If you’re not blinking enough throughout the day, it can cause:

  • Your cornea to swell because it needs oxygen from your tear film
  • Dry eye symptoms because your tear film isn’t being replenished
  • Risk of eye infection due to debris not being washed out

You might be blinking less when you are focused on something. Low-blinking activities include:

  • Staring a computer screen
  • Scrolling through your phone
  • Watching TV
  • Reading
  • Driving

If your eyes need a much-deserved break, you can practice the 20/20/20 rule. Every 20 minutes, take a 20 second break by staring at something 20 feet away.

Number 2: Certain Medications

If you are taking certain medications, they could be contributing to your irritation. Medications that can contribute to dry eye syndrome include:

  • Antihistamines
  • Decongestants
  • Antidepressants
  • Hormone replacement therapy
  • Diuretics for high blood pressure
  • Beta-blockers for high blood pressure
  • Certain Parkinson’s disease medications 

It’s important to talk with your eye doctor about your medical history in order to accurately assess and diagnose any eye conditions.

Young happy couple taking a selfie while wearing sunglasses to protect vision from dry eye factors.

Number 3: Environmental Factors

The environment you live in can impact your eye health. Wind, sun, smoke, and dry air can all be contributing factors to your dry eye symptoms.

You can lessen the environment’s impact on your dry eyes by using a humidifier or opening a window to keep the air moist. You may also want to consider an air filter if there is lots of dust where you live or work and protect your eyes from sun and wind with well-fitted sunglasses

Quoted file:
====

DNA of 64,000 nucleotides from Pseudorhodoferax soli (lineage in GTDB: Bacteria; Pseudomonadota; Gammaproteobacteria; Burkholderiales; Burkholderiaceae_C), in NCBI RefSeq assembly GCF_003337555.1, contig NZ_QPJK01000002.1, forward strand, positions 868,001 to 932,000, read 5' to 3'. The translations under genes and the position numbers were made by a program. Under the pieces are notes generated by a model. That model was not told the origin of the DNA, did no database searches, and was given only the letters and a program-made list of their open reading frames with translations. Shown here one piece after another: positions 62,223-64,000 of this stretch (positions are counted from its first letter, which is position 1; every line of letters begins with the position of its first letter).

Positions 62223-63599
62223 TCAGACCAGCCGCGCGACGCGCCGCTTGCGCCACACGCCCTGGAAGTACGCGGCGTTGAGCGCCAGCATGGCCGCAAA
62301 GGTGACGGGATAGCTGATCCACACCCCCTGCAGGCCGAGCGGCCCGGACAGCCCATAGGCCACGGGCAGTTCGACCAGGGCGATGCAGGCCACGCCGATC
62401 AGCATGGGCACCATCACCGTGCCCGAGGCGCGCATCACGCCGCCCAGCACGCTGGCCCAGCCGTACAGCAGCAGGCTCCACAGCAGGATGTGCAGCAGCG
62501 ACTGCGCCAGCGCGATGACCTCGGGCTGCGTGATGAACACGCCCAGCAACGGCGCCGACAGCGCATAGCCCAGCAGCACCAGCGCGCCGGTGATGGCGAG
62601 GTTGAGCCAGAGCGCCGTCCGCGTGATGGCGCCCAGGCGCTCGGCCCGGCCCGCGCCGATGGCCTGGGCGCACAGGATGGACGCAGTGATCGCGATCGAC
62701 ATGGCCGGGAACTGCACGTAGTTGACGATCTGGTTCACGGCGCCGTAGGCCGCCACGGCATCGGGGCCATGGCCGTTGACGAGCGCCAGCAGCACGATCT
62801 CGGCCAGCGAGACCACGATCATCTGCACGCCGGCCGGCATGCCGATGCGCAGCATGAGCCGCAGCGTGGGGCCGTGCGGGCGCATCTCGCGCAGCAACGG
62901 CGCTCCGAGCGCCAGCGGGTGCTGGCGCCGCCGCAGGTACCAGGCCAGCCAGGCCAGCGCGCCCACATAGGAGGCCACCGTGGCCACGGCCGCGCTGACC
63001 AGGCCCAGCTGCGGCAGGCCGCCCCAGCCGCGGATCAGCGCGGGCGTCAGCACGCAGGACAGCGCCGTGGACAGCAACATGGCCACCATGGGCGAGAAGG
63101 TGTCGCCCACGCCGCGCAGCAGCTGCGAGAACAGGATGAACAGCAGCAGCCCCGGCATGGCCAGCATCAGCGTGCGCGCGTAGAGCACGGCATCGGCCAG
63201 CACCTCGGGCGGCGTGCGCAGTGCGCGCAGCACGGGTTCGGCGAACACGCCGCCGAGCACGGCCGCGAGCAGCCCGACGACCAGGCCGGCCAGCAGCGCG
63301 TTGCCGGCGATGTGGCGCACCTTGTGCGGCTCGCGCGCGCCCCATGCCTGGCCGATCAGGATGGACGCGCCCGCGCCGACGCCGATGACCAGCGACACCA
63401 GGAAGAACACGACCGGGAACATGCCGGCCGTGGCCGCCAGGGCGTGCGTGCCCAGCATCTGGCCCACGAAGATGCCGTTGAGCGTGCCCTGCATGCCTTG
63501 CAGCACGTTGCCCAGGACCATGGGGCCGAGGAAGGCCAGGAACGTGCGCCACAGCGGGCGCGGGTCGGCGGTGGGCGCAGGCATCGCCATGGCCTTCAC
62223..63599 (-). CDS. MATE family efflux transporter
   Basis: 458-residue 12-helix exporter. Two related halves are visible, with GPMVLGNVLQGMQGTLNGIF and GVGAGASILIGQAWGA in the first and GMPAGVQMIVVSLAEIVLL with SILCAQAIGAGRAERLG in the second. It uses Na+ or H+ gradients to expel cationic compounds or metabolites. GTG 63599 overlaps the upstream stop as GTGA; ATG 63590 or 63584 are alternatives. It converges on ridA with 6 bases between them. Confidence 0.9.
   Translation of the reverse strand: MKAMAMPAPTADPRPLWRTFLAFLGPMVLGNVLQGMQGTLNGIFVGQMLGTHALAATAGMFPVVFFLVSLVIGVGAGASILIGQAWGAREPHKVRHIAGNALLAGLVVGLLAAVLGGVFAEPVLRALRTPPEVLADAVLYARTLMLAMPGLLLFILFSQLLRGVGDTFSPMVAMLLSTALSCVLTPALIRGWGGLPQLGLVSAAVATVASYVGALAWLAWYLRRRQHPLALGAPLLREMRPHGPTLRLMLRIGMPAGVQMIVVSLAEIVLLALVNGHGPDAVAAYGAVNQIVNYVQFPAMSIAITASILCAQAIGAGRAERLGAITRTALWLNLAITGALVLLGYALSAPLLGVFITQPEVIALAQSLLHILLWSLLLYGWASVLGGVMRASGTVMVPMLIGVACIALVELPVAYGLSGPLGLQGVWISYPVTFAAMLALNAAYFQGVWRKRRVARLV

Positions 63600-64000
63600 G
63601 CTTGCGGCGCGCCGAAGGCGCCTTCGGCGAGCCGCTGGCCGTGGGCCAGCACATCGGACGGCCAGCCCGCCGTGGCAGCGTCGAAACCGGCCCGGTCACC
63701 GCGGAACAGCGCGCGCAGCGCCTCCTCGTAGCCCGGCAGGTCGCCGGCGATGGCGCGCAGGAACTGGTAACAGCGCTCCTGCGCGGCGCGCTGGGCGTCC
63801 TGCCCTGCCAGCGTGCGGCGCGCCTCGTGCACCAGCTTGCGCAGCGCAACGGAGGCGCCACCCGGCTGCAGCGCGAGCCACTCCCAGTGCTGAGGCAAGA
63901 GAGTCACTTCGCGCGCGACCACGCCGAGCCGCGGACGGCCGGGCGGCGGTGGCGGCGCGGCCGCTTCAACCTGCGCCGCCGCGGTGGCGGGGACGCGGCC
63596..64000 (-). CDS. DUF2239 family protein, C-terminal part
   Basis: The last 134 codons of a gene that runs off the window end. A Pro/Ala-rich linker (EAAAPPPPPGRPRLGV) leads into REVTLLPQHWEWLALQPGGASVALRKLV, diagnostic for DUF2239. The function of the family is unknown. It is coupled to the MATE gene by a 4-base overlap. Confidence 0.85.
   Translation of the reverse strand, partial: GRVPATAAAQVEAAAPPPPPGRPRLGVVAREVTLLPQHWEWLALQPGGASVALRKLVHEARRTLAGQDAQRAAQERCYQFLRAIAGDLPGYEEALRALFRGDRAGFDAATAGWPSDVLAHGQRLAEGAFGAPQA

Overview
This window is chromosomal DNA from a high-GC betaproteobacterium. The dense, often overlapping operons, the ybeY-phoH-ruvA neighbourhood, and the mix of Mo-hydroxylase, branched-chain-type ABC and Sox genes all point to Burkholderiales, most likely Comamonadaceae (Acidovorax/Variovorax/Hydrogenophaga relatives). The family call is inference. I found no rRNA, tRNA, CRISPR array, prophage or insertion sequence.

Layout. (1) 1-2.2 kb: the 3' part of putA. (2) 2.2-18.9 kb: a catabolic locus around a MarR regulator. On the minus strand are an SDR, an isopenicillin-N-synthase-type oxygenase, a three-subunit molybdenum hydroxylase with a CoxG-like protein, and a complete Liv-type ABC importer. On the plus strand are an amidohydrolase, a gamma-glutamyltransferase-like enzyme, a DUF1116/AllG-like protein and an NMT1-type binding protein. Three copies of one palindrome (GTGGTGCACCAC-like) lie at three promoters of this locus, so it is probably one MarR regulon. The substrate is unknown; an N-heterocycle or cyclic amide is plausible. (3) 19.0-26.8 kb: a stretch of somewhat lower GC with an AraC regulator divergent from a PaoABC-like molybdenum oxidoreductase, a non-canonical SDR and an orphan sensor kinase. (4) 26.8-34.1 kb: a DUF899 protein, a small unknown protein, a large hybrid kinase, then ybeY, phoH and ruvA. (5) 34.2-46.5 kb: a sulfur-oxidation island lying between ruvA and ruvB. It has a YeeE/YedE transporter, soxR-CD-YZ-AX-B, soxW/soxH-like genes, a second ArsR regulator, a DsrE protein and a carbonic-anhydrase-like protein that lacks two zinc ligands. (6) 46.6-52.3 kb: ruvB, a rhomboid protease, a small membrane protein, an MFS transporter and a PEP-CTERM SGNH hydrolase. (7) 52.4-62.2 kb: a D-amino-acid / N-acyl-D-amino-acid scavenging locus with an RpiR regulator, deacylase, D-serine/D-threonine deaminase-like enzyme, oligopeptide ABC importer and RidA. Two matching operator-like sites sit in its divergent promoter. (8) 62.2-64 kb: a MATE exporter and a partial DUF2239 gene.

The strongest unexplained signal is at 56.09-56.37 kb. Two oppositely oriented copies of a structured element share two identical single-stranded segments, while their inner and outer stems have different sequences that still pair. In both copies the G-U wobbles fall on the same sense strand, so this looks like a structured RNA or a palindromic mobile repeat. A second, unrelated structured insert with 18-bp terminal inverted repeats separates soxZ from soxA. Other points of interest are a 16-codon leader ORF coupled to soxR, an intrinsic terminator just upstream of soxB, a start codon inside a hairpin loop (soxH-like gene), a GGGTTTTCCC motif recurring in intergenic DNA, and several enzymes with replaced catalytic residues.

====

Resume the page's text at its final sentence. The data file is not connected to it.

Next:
Number 4: Poor Nutrition

Lack of Omega-3 fatty acids in your diet can be making your dry eyes worse. Omega-3s can help decrease inflammation and improve the function of your meibomian glands, which are responsible for producing the oil in the makeup of your tears.

Omega-3s are a type of fat your body can’t produce itself. You can add Omega-3s to your diet with supplements or foods such as salmon, nuts, and leafy greens. 

Talk to an Expert

It may seem easy to diagnose your dry eyes yourself with over-the-counter eye drops or other at-home methods, but a comprehensive eye exam from your trusted eye doctor can find the source of your symptoms without guessing.

Don’t let your uncomfortable dry eyes get in your way. Queensway Optometric Centre offers dry eye therapy to bring your relief. 

Written by Lareina Yeung

Dr. Yeung graduated with her Honours Bachelor of Science and Doctor of Optometry degrees from the University of Waterloo in 2003. Upon graduation, she joined the team at Queensway Optometric Centre (QOC). In addition to her work at QOC, Dr. Yeung served on the Board of Directors of the Ontario Association of Optometrists (OAO) for 7 years, where she chaired and participated in various committees. Dr. Yeung spent her final year at the OAO as Vice President and is a recipient of the OAO President’s Award for her outstanding contribution to the profession.